Globe iconLogin iconRecap iconSearch iconTickets icon
news

Mets News

Introducing Dream Bracket 2: Dream Seasons

@castrovince
May 14, 2020

It’s the best kind of recurring dream. The baseball kind. The MLB Dream Bracket is back with a Dream Seasons edition, as 64 of the greatest single-season teams in history will compete in a simulated tournament that begins Thursday, May 21, and runs through Tuesday, June 9.

It’s the best kind of recurring dream. The baseball kind.

The MLB Dream Bracket is back with a Dream Seasons edition, as 64 of the greatest single-season teams in history will compete in a simulated tournament that begins Thursday, May 21, and runs through Tuesday, June 9.

Make your picks for a chance to win prizes

Whereas the original Dream Bracket involved each franchise’s all-time team -- commingling legends of yore with prominent players of the present day -- MLB Dream Bracket 2: Dream Seasons focuses on real rosters from specific squads. The Big Red Machine (1975), the Amazin’ Mets (1969), the Swingin’ A’s (1972), the “Idiot” Red Sox (2004) and many other superlative squads are taking the simulated stage to see whose best is best.

Once again, the competition made up of best-of-seven series will be produced by Out of the Park Baseball 21, MLB’s most realistic strategy game (PC and Mac). Select games will be broadcast by MLB Network’s Scott Braun and Jon Paul Morosi, and streamed live on MLB.com and the MLB and MLB Network Twitch channels.

Team-by-team Dream Bracket 2 rosters

Filling out the 64-team bracket -- with the American League on one side and the National League on the other -- are two entries from each franchise, along with three Negro League teams (the 1931 Homestead Grays, 1942 Kansas City Monarchs and 1935 Pittsburgh Crawfords) and one of baseball’s biggest “what-ifs,” the 1994 Montreal Expos.

With the exception of the Negro League teams, all of the teams selected are post-World War II. Efforts were made to space out the team years selected in order to capture distinct eras and stars. So rather than, say, the 2010 and 2012 Giants both being involved, it’s the 2012 San Francisco Giants and the 1954 New York Giants.

All told, the bracket includes 34 World Series winners, 18 teams that won 100 or more games in the regular season, 23 MVP seasons, 14 Cy Young seasons, 17 Manager of the Year seasons and 92 Hall of Famers.

Complete bracket and info

The bracket was drawn up so that two teams from the same franchise are never in the same region. This reduces -- though of course does not eliminate -- the likelihood of two vintages from the same franchise actually facing each other. Teams were sorted into groups based on winning percentage, then seeded within those groups. World Series winners took priority over non-World Series winners, with regular-season winning percentages and run differentials then taken into account.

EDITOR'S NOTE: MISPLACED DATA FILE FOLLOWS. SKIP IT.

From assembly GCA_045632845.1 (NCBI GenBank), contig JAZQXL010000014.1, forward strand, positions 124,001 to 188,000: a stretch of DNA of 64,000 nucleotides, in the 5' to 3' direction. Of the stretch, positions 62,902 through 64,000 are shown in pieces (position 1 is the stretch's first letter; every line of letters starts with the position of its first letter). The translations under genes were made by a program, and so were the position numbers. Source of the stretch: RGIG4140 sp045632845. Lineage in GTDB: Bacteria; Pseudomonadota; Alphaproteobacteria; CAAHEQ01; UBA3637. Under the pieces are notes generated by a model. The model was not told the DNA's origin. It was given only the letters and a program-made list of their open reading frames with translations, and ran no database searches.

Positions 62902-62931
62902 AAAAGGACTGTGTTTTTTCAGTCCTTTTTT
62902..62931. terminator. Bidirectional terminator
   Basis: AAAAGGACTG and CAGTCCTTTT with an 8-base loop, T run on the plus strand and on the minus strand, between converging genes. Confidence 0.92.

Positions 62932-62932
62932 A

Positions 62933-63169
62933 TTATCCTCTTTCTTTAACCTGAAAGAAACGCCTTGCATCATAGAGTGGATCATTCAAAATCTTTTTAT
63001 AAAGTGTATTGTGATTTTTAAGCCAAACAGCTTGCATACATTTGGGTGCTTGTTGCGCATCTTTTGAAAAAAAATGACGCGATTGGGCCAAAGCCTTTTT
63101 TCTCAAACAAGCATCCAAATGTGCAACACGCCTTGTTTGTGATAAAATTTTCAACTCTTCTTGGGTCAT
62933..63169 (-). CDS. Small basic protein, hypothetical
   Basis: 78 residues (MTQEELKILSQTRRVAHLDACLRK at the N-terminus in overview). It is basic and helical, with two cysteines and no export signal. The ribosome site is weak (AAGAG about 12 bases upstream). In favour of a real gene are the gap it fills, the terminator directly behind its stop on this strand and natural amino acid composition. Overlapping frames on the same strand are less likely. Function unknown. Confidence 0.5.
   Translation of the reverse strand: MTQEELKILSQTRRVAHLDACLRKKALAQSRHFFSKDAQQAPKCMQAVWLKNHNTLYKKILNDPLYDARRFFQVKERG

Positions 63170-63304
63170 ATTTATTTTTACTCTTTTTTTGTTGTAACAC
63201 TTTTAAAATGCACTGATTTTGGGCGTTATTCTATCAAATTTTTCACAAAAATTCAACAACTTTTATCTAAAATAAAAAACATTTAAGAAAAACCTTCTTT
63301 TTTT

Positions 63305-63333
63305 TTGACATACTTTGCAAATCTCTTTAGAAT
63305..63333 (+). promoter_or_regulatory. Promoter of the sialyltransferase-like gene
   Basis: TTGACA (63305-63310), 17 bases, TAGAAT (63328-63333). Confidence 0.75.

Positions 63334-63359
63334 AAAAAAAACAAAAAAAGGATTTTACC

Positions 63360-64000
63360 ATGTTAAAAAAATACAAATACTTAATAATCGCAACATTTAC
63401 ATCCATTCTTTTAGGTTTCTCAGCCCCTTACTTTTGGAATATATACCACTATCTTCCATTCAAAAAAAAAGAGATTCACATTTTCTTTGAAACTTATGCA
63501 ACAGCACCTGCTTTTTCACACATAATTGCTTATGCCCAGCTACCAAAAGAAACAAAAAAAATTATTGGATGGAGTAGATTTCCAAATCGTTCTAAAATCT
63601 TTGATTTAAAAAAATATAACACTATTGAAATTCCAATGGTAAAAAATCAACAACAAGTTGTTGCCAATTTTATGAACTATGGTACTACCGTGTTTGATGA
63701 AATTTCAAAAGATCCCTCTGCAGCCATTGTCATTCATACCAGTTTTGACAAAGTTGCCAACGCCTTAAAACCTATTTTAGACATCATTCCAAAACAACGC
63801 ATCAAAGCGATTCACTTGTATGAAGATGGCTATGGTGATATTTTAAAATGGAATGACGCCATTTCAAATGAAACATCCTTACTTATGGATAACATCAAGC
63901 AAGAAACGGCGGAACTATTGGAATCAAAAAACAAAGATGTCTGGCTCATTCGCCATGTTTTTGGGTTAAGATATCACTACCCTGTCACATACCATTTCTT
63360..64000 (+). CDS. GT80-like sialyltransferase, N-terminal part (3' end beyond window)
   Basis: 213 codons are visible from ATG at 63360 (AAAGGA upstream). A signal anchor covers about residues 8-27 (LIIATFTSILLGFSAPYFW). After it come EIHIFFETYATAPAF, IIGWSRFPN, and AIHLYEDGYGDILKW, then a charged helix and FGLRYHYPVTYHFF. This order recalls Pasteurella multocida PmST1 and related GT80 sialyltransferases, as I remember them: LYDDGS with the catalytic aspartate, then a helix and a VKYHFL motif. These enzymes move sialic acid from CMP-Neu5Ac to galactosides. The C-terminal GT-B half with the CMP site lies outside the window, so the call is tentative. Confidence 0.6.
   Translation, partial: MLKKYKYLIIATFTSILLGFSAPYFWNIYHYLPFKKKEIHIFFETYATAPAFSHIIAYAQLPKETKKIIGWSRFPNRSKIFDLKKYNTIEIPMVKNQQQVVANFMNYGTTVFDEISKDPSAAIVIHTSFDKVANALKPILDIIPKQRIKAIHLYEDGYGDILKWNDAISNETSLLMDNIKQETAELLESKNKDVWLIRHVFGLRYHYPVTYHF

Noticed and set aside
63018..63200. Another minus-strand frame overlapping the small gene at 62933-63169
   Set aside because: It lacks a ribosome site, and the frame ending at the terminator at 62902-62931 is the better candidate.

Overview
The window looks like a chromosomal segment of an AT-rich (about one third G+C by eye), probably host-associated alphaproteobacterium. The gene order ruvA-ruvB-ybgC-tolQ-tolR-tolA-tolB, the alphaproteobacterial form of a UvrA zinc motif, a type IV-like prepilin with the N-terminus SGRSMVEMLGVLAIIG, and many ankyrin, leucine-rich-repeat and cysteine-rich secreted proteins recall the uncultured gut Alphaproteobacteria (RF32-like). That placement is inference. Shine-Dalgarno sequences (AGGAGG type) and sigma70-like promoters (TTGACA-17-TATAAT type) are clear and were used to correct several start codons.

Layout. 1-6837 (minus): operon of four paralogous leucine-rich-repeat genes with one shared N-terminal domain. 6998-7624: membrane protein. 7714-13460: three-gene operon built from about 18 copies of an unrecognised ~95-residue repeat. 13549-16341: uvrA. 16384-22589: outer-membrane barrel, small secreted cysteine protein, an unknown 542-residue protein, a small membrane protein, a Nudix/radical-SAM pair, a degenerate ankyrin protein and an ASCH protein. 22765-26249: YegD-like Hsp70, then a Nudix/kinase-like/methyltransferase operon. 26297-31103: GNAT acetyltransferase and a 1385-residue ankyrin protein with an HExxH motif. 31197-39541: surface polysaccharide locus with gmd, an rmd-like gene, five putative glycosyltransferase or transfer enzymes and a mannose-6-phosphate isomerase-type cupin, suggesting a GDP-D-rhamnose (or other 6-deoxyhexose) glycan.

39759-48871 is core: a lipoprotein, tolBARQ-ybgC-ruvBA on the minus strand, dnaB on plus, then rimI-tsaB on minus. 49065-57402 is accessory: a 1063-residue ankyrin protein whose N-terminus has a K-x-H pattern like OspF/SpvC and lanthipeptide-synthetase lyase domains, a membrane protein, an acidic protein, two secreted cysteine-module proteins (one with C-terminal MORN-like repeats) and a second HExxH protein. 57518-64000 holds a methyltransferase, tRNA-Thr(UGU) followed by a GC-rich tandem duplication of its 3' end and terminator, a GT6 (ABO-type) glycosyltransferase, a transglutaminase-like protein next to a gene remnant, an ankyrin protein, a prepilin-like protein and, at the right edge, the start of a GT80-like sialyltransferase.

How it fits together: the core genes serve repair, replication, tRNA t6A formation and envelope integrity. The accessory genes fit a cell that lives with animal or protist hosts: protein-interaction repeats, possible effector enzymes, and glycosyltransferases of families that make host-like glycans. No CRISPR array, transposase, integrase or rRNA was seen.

The Yankees’ all-time team was victorious over the Reds in the decisive seventh game of the MLB Dream Bracket. But now, the ’61 and ’98 Yankees are each on their own, possibly to square off against the likes of the 108-win 1970 Orioles or the 100-win (in a 144-game season) 1995 Indians. Perhaps the 116-win 2001 Mariners will fare better in the Dream Bracket than they did in the real postseason.

On the NL side, maybe the Big Red Machine will sputter against Randy Johnson, Curt Schilling and the rest of the 2001 D-backs. Or the “Curse of the Billy Goat”-killing 2016 Cubs. Maybe the 2019 Nationals will continue the wild ride they went on last October by swallowing a fellow World Series winner, “Baby Shark” style.

Here is the full list of teams selected for the Dream Seasons bracket:

American League Bracket

Baltimore Orioles: 1970, 1983

Boston Red Sox: 2004, 2018

Chicago White Sox: 1983, 2005

Cleveland Indians: 1954, 1995

Detroit Tigers: 1968, 1984

Homestead Grays: 1931

Houston Astros: 2005, 2019

Kansas City Monarchs: 1942

Kansas City Royals: 1985, 2015

Los Angeles Angels: 1979, 2002

Minnesota Twins: 1965, 1991

New York Yankees: 1961, 1998

Oakland A’s: 1972, 1988

Seattle Mariners: 1995, 2001

Tampa Bay Rays: 2008, 2019

Texas Rangers: 1996, 2011

Toronto Blue Jays: 1985, 1993

National League Bracket

Arizona D-backs: 2001, 2011

Atlanta Braves: 1957, 1995

Chicago Cubs: 1969, 2016

Cincinnati Reds: 1975, 1990

Colorado Rockies: 2007, 2018

Los Angeles Dodgers: 1955, 1977

Miami Marlins: 1997, 2003

Milwaukee Brewers: 1982, 2011

Montreal Expos: 1994

New York Mets: 1969, 1986

Philadelphia Phillies: 1980, 2008

Pittsburgh Crawfords: 1935

Pittsburgh Pirates: 1960, 1979

San Diego Padres: 1984, 1998

San Francisco Giants: 1954, 2012

St. Louis Cardinals: 1967, 2004

Washington Nationals: 2012, 2019

The Dream Seasons bracket will begin with the round of 64 on May 21 and 22.

Anthony Castrovince has been a reporter for MLB.com since 2004. Read his columns and follow him on Twitter at @Castrovince.